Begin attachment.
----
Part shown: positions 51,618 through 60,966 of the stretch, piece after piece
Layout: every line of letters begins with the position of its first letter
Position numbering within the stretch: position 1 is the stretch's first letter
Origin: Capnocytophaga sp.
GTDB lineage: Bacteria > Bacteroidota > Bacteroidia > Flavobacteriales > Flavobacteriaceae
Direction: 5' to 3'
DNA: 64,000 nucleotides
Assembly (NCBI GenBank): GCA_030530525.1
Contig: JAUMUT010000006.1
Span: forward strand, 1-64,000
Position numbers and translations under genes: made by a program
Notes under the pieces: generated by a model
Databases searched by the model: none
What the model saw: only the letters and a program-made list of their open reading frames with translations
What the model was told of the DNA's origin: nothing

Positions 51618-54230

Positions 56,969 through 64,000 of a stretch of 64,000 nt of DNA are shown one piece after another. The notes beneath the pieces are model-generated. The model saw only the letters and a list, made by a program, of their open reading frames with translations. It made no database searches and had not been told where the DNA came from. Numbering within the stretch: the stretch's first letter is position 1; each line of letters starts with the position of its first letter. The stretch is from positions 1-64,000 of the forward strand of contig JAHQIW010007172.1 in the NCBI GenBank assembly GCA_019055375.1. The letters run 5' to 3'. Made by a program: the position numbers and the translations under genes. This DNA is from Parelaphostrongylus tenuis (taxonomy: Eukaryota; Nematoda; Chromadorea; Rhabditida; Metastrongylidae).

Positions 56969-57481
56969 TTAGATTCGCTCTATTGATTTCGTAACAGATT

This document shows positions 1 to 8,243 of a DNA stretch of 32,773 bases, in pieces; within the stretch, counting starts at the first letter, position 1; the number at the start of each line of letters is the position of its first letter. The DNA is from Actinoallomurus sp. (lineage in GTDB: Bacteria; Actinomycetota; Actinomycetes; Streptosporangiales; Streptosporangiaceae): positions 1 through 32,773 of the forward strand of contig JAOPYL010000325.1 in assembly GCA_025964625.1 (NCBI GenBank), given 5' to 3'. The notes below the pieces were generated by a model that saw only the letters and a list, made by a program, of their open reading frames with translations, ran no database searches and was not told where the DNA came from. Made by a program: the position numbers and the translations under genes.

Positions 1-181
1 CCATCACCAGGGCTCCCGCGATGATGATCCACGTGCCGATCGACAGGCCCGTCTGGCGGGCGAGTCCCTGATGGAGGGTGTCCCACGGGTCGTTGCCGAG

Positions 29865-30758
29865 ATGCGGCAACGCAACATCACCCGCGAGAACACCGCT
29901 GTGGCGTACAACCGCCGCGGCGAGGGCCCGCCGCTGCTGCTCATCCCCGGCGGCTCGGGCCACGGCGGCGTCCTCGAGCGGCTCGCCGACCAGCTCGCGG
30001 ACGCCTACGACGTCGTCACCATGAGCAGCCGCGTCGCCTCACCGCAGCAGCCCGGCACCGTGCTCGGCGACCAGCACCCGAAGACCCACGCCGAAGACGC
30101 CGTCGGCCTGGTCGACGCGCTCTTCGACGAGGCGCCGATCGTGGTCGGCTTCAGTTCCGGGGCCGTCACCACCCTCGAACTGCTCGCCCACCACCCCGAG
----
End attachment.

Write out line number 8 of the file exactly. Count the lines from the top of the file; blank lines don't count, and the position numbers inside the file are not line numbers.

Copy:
Assembly (NCBI GenBank): GCA_030530525.1